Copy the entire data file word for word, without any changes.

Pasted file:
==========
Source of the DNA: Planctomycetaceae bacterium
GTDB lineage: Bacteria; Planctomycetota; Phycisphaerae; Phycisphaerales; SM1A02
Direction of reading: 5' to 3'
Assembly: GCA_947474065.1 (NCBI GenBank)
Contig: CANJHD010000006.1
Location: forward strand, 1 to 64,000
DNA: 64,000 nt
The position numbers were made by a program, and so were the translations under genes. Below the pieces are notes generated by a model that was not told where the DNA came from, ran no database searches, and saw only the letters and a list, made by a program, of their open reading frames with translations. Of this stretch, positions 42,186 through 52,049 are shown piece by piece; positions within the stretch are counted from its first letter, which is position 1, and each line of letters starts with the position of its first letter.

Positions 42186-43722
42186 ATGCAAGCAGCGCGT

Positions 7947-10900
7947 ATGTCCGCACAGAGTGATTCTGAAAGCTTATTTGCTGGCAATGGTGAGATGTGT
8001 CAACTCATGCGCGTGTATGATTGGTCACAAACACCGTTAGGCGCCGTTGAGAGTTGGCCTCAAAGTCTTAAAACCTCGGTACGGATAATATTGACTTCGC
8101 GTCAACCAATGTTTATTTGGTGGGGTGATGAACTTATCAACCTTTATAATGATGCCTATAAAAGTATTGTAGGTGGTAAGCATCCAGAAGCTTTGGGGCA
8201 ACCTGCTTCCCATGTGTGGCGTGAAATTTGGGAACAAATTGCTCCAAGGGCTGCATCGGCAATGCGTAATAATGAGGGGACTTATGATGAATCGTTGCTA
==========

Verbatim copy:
Source of the DNA: Planctomycetaceae bacterium
GTDB lineage: Bacteria; Planctomycetota; Phycisphaerae; Phycisphaerales; SM1A02
Direction of reading: 5' to 3'
Assembly: GCA_947474065.1 (NCBI GenBank)
Contig: CANJHD010000006.1
Location: forward strand, 1 to 64,000
DNA: 64,000 nt
The position numbers were made by a program, and so were the translations under genes. Below the pieces are notes generated by a model that was not told where the DNA came from, ran no database searches, and saw only the letters and a list, made by a program, of their open reading frames with translations. Of this stretch, positions 42,186 through 52,049 are shown piece by piece; positions within the stretch are counted from its first letter, which is position 1, and each line of letters starts with the position of its first letter.

Positions 42186-43722
42186 ATGCAAGCAGCGCGT

Positions 7947-10900
7947 ATGTCCGCACAGAGTGATTCTGAAAGCTTATTTGCTGGCAATGGTGAGATGTGT
8001 CAACTCATGCGCGTGTATGATTGGTCACAAACACCGTTAGGCGCCGTTGAGAGTTGGCCTCAAAGTCTTAAAACCTCGGTACGGATAATATTGACTTCGC
8101 GTCAACCAATGTTTATTTGGTGGGGTGATGAACTTATCAACCTTTATAATGATGCCTATAAAAGTATTGTAGGTGGTAAGCATCCAGAAGCTTTGGGGCA
8201 ACCTGCTTCCCATGTGTGGCGTGAAATTTGGGAACAAATTGCTCCAAGGGCTGCATCGGCAATGCGTAATAATGAGGGGACTTATGATGAATCGTTGCTA